The Starbucks Empire is facing a legal challenge from a group of activists in California who claim that the company’s coffee has sufficient carcinogens to cause cancer in consumers. The trial has become a battle of expert witnesses, and both sides will present an array of experts whose testimony will ultimately determine if Starbucks will need to add a warning label for its California consumers.
Starbucks Sued in California
The Council for Education and Research on Toxics (CERT) is a non-profit activist group comprised of attorneys and consultants which has earned a reputation challenging large companies over levels of alleged carcinogens in food or beverage. CERT’s primary focus is the compound acrylamide, which is on the radar of health officials as a potential carcinogen, particularly prevalent in fried potato products. Although no study has directly linked acrylamide present in foods to increased cancer rates, companies selling products in California have been forced to reduce the amount of acrylamide in order to avoid issuing a warning label to consumers.
CERT has immersed itself in the acrylamide litigation, most notably when the organization initiated a 6-year legal campaign against McDonalds and Burger King in 2002, which resulted in a change in food preparation and warnings issued to consumers. The primary legal vehicle for CERT is California’s Proposition 65, a 1986 law that prevents any from company from knowingly exposing consumers to certain quantities of carcinogens without providing clear and reasonable warning. Just as it did in its lawsuit against McDonalds and Burger King, CERT used the provisions of Proposition 65 to file a lawsuit against Starbucks by alleging the company’s coffee contains harmful levels of toxic acrylamide.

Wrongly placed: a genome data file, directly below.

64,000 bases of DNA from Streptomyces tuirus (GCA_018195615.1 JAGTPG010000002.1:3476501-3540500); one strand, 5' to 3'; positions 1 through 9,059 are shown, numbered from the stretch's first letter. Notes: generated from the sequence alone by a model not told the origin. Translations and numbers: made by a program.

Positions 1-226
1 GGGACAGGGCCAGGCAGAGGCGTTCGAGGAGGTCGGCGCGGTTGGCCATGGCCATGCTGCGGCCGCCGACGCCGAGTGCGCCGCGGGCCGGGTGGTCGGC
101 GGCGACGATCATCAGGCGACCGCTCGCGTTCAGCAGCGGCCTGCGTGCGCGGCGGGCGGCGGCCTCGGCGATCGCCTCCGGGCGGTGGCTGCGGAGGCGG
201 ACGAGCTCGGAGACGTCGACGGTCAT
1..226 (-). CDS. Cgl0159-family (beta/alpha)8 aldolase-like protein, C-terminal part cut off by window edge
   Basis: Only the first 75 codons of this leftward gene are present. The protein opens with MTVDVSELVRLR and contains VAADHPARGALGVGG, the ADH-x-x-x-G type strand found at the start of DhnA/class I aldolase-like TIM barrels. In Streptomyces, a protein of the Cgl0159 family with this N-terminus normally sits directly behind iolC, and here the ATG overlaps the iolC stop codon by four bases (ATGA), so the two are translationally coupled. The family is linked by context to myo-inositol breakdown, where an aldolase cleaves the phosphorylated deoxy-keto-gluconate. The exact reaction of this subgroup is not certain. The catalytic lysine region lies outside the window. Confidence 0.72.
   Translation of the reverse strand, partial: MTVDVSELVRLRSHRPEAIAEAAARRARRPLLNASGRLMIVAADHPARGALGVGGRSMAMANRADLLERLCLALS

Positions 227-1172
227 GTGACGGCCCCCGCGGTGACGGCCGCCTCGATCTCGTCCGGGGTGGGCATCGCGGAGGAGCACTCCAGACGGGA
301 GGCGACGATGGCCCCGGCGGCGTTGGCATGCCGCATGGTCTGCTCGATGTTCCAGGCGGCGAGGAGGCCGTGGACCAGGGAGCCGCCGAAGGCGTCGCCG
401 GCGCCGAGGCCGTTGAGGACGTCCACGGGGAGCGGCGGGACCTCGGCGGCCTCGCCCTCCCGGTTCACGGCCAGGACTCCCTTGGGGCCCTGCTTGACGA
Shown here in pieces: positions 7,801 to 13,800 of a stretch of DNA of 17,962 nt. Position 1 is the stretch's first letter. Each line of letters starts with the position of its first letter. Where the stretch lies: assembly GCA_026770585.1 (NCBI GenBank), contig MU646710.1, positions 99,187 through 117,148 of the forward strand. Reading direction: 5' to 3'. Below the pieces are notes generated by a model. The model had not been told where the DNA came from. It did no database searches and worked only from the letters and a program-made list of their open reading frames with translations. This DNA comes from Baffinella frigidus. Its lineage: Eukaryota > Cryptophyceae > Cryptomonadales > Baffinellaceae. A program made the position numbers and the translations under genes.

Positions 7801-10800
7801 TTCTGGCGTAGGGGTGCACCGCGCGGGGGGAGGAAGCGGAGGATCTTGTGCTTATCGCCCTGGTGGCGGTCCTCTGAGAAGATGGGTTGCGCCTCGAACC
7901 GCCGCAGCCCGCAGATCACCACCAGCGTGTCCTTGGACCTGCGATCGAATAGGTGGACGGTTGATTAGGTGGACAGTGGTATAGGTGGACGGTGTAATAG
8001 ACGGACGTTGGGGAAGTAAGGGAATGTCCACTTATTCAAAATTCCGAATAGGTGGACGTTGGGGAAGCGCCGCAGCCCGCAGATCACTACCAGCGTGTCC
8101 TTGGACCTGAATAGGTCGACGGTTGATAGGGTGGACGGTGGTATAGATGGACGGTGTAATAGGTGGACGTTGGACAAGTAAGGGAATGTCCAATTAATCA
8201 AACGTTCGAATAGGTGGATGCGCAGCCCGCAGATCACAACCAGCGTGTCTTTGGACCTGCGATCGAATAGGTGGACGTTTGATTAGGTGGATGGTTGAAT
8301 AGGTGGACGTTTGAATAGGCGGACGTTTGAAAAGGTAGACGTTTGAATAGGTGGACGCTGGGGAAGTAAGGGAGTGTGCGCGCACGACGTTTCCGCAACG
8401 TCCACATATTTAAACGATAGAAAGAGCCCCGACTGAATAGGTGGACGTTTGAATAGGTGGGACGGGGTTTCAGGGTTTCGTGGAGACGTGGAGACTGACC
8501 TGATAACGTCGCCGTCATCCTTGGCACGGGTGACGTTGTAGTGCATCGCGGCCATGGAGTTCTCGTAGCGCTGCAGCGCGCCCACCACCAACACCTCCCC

CERT has requested LA Superior Court Judge Elihu M. Berle to force Starbucks to either implement coffee preparation procedures to reduce the amount of acrylamide present, or provide warning labels that alert consumers of the compound’s presence. Starbucks has responded to the lawsuit by arguing that forcing the company to add a warning label is unconstitutional forced speech, that CERT’s Prop 65 claim is invalid because the issue is controlled by federal law, and, that the levels of acrylamide present in the coffee do not pose a significant risk to consumers. It is the latter point regarding the potential harm to consumers that expert witnesses will debate as the trial unfolds.
Medical Experts Dispute Carcinogen Levels in Starbucks Coffee
CERT’s complaint, which includes claims against 7-Eleven Inc. and Seattle Coffee Co., alleges that Starbucks and other companies sell coffee that violates Prop 65 by containing from 4 – 100 times more acrylamide than the “no significant risk level” set by California’s Office of Environmental Health Hazard Assessment. Last July, CERT’s request to receive a judgment without trial was dismissed with Judge Berle saying the matter would come down to expert witness testimony regarding the threat of cancer posed by Starbucks coffee.
Starbucks presented expert witness toxicologist Dr. F. Jay Murray to testify that the levels of acrylamide in its coffee is not a threat, and that the other compounds within the drink neutralize the presence of acrylamide to the point that no warning label is required. Dr. Murray opined that the best way to evaluate the risk of acrylamide in Starbucks coffee was to consider the impact of the coffee itself on the compound. Saying that CERT’s focus on acrylamide was too narrow, Dr. Murray argued that there are over 1,000 chemicals in coffee that could influence the compound’s impact.
Starbucks also called Dr. Paolo Boffetta, former head of the International Agency for Research on Cancer’s (IARC) genetic epidemiology group and a Harvard professor, to testify that several scientific studies demonstrate no link between coffee consumption and cancer. Dr. Boffetta dismissed the notion that the presence of acrylamide, or another other chemical, in coffee posed a cancer risk to consumers, and supported his opinion by referencing several studies from across the medical research community.
CERT attorney Raphael Metzger challenged both experts on cross examination with pointed questions about the impact of acrylamide specifically, which he hoped would bring the focus of the lawsuit back to the compound he and CERT have targeted throughout. Judge Berle will continue to hear arguments on the matter, and will likely issue a ruling in the coming weeks.